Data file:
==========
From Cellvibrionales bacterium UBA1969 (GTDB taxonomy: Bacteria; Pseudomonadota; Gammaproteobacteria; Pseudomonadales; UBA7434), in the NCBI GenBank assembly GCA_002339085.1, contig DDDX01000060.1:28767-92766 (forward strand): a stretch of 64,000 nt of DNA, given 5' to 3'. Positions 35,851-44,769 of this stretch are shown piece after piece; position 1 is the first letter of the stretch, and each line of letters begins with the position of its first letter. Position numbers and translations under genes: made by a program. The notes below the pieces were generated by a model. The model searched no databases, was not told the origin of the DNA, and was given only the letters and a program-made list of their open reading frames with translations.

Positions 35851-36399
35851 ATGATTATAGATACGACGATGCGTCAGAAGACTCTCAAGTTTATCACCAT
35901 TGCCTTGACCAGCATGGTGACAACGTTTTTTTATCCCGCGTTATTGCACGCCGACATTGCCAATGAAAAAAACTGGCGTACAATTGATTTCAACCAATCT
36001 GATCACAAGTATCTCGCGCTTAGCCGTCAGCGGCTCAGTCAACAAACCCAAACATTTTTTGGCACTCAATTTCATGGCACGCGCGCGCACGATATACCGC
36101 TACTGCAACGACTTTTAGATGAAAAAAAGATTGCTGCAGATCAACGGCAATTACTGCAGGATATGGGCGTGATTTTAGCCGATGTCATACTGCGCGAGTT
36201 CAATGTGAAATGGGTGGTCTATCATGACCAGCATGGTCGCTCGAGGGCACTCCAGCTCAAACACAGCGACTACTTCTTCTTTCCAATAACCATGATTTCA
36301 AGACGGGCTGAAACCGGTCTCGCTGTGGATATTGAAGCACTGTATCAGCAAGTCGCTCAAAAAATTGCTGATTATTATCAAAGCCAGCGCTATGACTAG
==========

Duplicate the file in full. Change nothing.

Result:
From Cellvibrionales bacterium UBA1969 (GTDB taxonomy: Bacteria; Pseudomonadota; Gammaproteobacteria; Pseudomonadales; UBA7434), in the NCBI GenBank assembly GCA_002339085.1, contig DDDX01000060.1:28767-92766 (forward strand): a stretch of 64,000 nt of DNA, given 5' to 3'. Positions 35,851-44,769 of this stretch are shown piece after piece; position 1 is the first letter of the stretch, and each line of letters begins with the position of its first letter. Position numbers and translations under genes: made by a program. The notes below the pieces were generated by a model. The model searched no databases, was not told the origin of the DNA, and was given only the letters and a program-made list of their open reading frames with translations.

Positions 35851-36399
35851 ATGATTATAGATACGACGATGCGTCAGAAGACTCTCAAGTTTATCACCAT
35901 TGCCTTGACCAGCATGGTGACAACGTTTTTTTATCCCGCGTTATTGCACGCCGACATTGCCAATGAAAAAAACTGGCGTACAATTGATTTCAACCAATCT
36001 GATCACAAGTATCTCGCGCTTAGCCGTCAGCGGCTCAGTCAACAAACCCAAACATTTTTTGGCACTCAATTTCATGGCACGCGCGCGCACGATATACCGC
36101 TACTGCAACGACTTTTAGATGAAAAAAAGATTGCTGCAGATCAACGGCAATTACTGCAGGATATGGGCGTGATTTTAGCCGATGTCATACTGCGCGAGTT
36201 CAATGTGAAATGGGTGGTCTATCATGACCAGCATGGTCGCTCGAGGGCACTCCAGCTCAAACACAGCGACTACTTCTTCTTTCCAATAACCATGATTTCA
36301 AGACGGGCTGAAACCGGTCTCGCTGTGGATATTGAAGCACTGTATCAGCAAGTCGCTCAAAAAATTGCTGATTATTATCAAAGCCAGCGCTATGACTAG